Big Brother And The NSA Leaks Fallout

November 14, 2013
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Ladar Levison, founder of email service provider Lavabit, finds himself in a Kafkaesque situation after the NSA ordered him to hand over any and all data his company had on all of its users. The reason for this intrusion was the former NSA-employee turned whistle-blower – Edward Snowden.

It turns out that Snowden used a Lavabit email account and his former employer is desperately trying to track him and all of his communications. This has put Levison in a rather peculiar situation where he could potentially “become complicit in crimes against the American people.”

Instead, Levison decided to close his business and delete all data stored and he’s been slapped with a gag order so tight that he is not even allowed to talk about what he’s not allowed to talk about.

Oh brother!

“We are entering a time of state-sponsored intrusion into our privacy that we haven’t seen since the McCarthy era. And it’s on a much broader scale,” Levison said in a recent interview and later added: “My biggest fear is that the sacrifice of my business will have been in vain.”

Levison was unaware of Snowden’s Lavabit account until the whistle-blower used it to announce a press conference at Moscow’s airport. This did not stop the security agency from, allegedly, sending Levison a national security letter where they demanded his cooperation.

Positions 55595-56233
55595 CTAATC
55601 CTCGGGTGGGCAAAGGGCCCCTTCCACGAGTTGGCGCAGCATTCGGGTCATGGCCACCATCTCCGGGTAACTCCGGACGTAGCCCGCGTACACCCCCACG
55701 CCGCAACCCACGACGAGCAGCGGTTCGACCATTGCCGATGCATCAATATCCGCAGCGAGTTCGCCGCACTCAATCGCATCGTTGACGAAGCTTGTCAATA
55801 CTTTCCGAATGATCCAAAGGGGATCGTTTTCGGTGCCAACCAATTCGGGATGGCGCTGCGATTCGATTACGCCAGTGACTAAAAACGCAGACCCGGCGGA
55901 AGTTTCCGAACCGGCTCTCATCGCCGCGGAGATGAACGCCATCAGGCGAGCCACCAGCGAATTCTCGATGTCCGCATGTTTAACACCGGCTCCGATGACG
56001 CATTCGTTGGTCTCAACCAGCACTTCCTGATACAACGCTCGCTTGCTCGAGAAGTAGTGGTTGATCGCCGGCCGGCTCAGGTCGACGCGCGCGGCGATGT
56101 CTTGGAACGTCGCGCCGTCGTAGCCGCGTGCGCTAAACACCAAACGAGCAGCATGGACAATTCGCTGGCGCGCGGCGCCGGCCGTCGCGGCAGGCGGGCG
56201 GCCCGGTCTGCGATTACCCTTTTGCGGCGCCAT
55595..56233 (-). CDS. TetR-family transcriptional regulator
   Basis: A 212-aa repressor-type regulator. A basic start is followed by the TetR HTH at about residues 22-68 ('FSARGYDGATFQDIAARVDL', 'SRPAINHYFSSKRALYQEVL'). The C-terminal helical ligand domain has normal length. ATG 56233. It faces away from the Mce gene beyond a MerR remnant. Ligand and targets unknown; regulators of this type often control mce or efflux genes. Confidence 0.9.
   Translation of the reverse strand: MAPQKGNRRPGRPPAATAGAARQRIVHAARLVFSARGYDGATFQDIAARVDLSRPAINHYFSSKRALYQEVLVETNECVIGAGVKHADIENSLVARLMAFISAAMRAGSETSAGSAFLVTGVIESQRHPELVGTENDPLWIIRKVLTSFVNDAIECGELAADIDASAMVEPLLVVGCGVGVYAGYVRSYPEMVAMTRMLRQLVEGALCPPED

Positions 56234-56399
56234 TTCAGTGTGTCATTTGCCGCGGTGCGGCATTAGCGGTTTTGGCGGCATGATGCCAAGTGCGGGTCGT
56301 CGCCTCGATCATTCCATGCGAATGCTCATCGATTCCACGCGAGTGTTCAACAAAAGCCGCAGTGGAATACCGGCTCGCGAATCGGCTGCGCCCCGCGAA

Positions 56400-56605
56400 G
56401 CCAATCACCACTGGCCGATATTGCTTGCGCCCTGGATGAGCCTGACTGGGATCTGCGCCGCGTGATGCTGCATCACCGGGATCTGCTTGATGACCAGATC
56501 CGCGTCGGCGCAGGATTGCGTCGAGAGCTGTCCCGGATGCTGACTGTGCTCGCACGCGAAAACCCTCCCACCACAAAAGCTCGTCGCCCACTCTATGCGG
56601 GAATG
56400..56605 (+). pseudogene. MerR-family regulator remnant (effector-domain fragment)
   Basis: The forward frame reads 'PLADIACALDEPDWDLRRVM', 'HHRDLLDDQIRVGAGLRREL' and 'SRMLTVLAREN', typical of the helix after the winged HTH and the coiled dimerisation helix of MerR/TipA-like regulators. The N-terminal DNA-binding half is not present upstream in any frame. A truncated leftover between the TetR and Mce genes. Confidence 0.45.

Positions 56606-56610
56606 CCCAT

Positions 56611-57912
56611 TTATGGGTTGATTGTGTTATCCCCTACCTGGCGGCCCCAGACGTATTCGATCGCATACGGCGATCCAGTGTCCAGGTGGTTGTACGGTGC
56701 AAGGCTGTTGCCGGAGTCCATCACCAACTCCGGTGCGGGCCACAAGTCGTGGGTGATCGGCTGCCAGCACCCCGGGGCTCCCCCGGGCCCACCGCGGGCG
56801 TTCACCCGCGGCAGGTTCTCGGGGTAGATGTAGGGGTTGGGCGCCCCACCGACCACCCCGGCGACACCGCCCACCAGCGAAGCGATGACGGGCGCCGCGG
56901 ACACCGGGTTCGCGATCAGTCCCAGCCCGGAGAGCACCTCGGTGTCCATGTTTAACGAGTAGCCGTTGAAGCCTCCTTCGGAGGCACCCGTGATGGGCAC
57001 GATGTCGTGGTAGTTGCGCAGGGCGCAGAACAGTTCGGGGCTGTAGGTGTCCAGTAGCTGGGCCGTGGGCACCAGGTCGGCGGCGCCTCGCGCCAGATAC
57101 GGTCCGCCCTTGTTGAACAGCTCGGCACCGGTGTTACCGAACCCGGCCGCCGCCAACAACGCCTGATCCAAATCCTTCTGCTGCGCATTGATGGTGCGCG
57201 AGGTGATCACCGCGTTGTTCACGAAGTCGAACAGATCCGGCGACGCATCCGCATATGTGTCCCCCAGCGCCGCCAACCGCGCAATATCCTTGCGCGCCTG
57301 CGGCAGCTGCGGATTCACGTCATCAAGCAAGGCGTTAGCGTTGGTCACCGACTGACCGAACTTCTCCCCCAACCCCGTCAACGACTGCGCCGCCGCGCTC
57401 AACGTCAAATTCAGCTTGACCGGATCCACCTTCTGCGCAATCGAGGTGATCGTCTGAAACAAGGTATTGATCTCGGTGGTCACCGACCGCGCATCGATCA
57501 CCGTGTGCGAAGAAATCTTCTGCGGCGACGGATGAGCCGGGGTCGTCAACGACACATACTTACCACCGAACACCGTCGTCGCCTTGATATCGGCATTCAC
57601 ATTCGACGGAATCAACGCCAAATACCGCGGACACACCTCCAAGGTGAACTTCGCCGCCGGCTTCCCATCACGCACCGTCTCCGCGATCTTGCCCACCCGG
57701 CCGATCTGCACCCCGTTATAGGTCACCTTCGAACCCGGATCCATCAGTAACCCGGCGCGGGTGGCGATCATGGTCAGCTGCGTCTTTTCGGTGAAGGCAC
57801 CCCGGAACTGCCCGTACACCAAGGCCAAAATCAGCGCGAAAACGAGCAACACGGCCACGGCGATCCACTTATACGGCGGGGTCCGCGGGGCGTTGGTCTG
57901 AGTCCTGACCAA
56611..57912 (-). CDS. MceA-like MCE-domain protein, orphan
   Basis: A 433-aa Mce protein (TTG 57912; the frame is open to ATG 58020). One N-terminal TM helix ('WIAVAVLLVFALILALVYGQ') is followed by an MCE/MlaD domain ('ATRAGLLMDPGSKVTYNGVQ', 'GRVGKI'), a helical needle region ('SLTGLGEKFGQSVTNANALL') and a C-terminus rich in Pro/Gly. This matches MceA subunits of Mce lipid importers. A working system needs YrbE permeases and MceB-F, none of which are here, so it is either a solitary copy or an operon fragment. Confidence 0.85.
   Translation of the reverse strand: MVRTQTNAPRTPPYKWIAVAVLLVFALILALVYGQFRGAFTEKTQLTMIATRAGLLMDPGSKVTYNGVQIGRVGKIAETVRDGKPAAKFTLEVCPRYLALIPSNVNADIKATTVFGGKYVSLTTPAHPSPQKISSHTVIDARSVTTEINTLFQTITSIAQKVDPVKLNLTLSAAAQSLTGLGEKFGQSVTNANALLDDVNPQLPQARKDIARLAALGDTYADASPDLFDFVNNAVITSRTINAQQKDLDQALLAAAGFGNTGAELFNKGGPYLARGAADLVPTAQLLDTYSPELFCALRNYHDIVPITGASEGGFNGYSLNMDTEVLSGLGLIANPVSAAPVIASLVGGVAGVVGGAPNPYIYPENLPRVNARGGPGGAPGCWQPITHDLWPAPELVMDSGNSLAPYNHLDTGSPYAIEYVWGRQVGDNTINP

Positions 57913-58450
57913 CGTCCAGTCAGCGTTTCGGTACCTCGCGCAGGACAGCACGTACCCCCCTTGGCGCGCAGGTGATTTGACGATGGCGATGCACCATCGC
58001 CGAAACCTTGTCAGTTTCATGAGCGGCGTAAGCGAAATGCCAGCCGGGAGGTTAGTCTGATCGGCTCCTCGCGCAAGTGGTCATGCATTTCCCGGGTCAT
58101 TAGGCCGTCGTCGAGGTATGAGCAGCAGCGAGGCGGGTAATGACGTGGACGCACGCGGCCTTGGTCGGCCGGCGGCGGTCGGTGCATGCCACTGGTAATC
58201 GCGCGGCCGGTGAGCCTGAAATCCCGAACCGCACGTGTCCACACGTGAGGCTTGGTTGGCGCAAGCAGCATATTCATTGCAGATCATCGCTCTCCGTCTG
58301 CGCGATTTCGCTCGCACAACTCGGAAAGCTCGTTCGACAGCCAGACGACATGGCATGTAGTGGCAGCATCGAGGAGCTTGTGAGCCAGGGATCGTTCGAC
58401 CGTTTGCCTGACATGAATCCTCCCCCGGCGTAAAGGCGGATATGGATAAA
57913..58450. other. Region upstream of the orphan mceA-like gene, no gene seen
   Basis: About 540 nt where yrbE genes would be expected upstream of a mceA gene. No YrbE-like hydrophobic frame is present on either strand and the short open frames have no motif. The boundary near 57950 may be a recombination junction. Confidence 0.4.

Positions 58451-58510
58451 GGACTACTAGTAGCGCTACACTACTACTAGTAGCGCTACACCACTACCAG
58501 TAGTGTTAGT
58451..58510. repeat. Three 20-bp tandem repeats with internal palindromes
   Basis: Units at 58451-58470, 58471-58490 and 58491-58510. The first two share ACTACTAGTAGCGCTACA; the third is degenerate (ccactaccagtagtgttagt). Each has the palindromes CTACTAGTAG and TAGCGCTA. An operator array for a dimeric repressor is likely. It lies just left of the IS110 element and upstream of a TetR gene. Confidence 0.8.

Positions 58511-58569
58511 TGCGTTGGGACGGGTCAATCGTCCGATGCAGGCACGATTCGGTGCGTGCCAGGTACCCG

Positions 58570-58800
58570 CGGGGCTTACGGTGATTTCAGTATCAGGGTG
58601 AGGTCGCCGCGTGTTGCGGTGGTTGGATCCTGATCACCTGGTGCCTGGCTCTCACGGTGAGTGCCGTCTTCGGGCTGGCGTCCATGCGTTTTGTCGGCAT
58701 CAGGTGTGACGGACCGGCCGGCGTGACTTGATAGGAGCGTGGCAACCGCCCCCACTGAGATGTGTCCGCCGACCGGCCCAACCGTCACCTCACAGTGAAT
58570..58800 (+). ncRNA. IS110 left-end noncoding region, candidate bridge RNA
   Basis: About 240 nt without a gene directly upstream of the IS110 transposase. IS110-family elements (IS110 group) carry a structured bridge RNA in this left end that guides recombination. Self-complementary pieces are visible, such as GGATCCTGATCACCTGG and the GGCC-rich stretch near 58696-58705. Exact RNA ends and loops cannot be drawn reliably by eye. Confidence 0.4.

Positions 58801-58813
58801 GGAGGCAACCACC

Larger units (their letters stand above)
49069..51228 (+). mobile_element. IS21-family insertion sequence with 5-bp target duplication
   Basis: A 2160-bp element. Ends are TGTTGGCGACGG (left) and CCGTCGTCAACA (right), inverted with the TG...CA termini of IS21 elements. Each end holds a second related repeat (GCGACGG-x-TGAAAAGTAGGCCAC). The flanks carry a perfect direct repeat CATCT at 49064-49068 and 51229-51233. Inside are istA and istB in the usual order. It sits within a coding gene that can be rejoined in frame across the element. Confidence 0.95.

The fact that the businessman closed down his service rather than play ball, may very well provide for other legal challenges – challenges he obviously cannot comment on.

“It’s not my place to decide whether what Snowden did is right or wrong. I understand the need for secrecy. I understand that the government needs to keep the names of people they are currently investigating and doing surveillance on secret,” Levison said.

In the wake of 9/11, the US Congress passed the controversial Patriot Act, which essentially removes some basic judicial and civil rights – all in the name of security of course.

This was when Lavabit became more sophisticated in terms of protecting its users messages through encryptions. The company didn’t store any non-essential information on its users either. No names, addresses, no phone numbers, and no alternative emails.

Levison and Snowden are now at the forefront of the debate over privacy. Both the US and the UK have adopted laws and regulations that give their law enforcement agencies rights to break their own countries’ constitutions, by stopping people randomly and asking to search them and demanding identification.

Some say George Orwell’s dystopian vision of the future – 1984 – where “big brother” is watching your every move is already here.

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